The Morbidity of Morals

How many of us have ever invested any time in the reading of the Children’s and Household Tales or far more recognizable to modern readers the Tales of the Brothers Grimm? Not to be mistaken with the lighthearted and magical stories from many a modern reader’s childhood the Tales Grimm are quite morbid and on the whole, not something one would usually recommend as a good children’s story.

A very similar motif seems to be working its way into Alice. Within the first few pages there is a death joke, and this is not a singular occurrence but one that promises to be repeated throughout the story. A modern reader might wonder how such disturbing themes might be included in a children’s story, but these fables must be looked at from the perspective of the audience intended. In 17th and early 18th centuries life was hard. And children had to be taught that one must not go into the woods alone or any of the many other morals all of the stories of that era contained. They were dark and blunt because that was just how life worked and children had to be smart enough to stay alive because there often were no second chances.

Although Alice is the first children’s story to contain no moral lesson it still holds on to the darker style of writing that was still common in Carroll’s time. Aside from  obvious death references such as Alice’s thought that she would, “say nothing at all, even if [she] should fall off a house!” most disturbing is the words which follow “(which is likely very true.)”  Because of course such a fall would kill Alice leaving her unable to say anything. Then later she worries that if she drops the jar of orange marmalade it will kill someone below; there follows a passage in which Alice checks to see if the “Drink me” bottle contains poison. Her quick reading of the label cannot truly be considered a safeguard against the dangers of ingesting a poison. yet feeling assured Alice tries the liquid.  Upon tasting the mysterious substance she finds it tastes wonderful and proceeds to drink all of it.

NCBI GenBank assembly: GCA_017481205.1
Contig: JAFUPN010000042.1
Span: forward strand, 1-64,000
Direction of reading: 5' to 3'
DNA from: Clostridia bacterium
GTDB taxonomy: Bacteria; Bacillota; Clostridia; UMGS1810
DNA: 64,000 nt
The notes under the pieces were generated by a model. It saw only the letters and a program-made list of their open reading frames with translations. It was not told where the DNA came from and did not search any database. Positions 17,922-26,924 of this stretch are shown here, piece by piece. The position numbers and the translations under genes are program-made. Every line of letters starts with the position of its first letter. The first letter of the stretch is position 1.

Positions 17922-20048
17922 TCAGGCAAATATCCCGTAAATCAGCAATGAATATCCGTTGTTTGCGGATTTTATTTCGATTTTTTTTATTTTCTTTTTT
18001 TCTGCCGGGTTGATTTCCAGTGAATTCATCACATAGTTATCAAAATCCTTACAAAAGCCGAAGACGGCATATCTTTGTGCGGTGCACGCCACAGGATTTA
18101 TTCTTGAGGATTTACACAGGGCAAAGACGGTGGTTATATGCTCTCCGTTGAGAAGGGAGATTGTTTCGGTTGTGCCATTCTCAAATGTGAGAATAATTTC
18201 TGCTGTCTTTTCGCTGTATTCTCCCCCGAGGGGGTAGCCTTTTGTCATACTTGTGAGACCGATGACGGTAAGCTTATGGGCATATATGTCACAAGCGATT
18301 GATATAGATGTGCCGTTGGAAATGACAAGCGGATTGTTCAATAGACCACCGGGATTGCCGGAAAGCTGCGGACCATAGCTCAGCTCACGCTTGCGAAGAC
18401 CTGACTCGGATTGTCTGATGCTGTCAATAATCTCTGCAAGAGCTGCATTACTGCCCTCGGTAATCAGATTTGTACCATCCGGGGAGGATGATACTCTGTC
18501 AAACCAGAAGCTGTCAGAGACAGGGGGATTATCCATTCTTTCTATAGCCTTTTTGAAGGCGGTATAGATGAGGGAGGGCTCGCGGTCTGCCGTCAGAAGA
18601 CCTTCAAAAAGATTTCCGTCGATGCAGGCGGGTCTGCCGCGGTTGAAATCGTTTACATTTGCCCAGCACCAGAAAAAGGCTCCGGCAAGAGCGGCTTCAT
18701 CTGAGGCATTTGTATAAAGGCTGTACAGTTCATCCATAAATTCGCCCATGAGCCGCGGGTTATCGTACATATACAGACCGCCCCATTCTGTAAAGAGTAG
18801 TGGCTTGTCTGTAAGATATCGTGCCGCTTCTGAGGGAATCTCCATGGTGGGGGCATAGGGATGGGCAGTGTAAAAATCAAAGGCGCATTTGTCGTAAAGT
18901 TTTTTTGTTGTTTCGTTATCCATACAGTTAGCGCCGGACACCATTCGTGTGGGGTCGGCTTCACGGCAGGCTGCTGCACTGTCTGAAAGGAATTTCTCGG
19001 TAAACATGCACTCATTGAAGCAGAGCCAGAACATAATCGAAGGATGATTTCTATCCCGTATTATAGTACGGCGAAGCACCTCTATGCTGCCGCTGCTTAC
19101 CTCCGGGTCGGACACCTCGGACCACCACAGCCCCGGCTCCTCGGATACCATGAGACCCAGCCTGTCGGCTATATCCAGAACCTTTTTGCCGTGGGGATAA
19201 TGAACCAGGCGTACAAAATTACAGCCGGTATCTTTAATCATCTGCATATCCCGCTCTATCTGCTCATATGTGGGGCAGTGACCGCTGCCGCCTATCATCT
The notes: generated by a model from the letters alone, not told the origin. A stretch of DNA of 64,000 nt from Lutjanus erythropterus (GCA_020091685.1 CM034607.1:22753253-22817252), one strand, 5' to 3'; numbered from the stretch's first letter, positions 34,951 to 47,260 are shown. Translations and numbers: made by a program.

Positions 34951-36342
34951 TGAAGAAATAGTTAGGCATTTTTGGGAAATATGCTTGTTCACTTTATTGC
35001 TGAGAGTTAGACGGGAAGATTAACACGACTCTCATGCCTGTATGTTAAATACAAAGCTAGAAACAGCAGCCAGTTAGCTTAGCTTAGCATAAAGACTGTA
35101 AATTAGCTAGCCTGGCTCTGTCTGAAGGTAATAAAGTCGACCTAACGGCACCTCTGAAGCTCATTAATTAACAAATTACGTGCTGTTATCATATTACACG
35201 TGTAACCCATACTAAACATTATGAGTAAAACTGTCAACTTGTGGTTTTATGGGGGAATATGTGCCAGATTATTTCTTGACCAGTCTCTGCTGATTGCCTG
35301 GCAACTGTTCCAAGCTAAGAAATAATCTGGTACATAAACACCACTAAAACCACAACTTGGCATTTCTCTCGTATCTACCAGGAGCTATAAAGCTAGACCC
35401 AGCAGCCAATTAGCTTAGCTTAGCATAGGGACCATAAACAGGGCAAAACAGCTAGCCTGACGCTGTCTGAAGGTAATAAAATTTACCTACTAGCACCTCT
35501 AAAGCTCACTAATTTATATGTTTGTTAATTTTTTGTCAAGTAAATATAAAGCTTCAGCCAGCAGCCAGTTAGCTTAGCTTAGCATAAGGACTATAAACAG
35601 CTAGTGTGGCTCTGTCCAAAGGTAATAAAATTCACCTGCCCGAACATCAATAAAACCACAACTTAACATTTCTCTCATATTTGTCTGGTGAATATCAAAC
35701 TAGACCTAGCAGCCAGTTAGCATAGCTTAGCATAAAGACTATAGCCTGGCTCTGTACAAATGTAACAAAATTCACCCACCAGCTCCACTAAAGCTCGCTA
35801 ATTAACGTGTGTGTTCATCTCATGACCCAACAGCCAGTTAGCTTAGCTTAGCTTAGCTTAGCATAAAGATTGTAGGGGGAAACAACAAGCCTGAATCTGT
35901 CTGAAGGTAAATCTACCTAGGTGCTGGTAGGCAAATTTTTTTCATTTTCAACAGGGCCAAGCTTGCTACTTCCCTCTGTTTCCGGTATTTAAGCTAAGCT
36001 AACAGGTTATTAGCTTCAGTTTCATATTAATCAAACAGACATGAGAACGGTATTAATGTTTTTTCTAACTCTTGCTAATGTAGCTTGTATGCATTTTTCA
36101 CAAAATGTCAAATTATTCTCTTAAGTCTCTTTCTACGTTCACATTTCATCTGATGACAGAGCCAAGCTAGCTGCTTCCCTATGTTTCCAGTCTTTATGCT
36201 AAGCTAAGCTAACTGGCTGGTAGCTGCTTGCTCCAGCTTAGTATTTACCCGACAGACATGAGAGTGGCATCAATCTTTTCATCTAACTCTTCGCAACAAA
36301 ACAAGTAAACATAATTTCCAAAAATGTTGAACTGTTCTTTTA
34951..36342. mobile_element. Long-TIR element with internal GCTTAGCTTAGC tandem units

A rather frightening prospect, no?

How many horrible things are sweet at first only to sour later?

Or often the far more insidious vices that taste sweet even as they kill you slowly. To a child this may seem a harmless scene, but a more experienced reader can easily see and understand the dangers of this situation.  At first glance you have to wonder why such a disturbing scene is even included in this whimsical story as it seems to insinuate so many darker themes. Other than attributing it to the writing of the day one can only assume that the dark symbolism and morbid humor which have allowed this children’s tale to continue to hold meaning for so many adults, was intended by Carroll as a way to give meaning to an otherwise banal and easily passed-over children’s tale.

3 Responses to “The Morbidity of Morals”

  1. Not only are the stories from the Brothers Grimm dark, nearly every cartoon and kids movie has dark themes in it.

  2. Lindsay R. Says:

    I have not read the Tales of Brothers Grimm, but after reading your blog I intend to. I have never noticed this in other children stories, but now I feel like I should go back and read some of the children’s books I have read in the past. This is very intresting to me and will remember it while I will read books to my sister.

  3. Vivian H. Says:

    While I have not read the Tales of Brother Grimm, I can relate to the points well made. Children’s books do seem to include darker themes, correlating to the time period. I find the suggestion of things starting out sweet only to turn out sour very fascinating. It is slightly disturbing when Alice finds the unknown contents of the bottle to be sweet and enjoyable. The way Carroll associates death could be his unique style of writing. While it is true many children books reference death, how many twist those concepts into scenes that lead to deeper thoughts. Many children books simply use death to enforce a simple moral lesson, but nothing more. Carroll shines a new light on the darker side of children’s stories.

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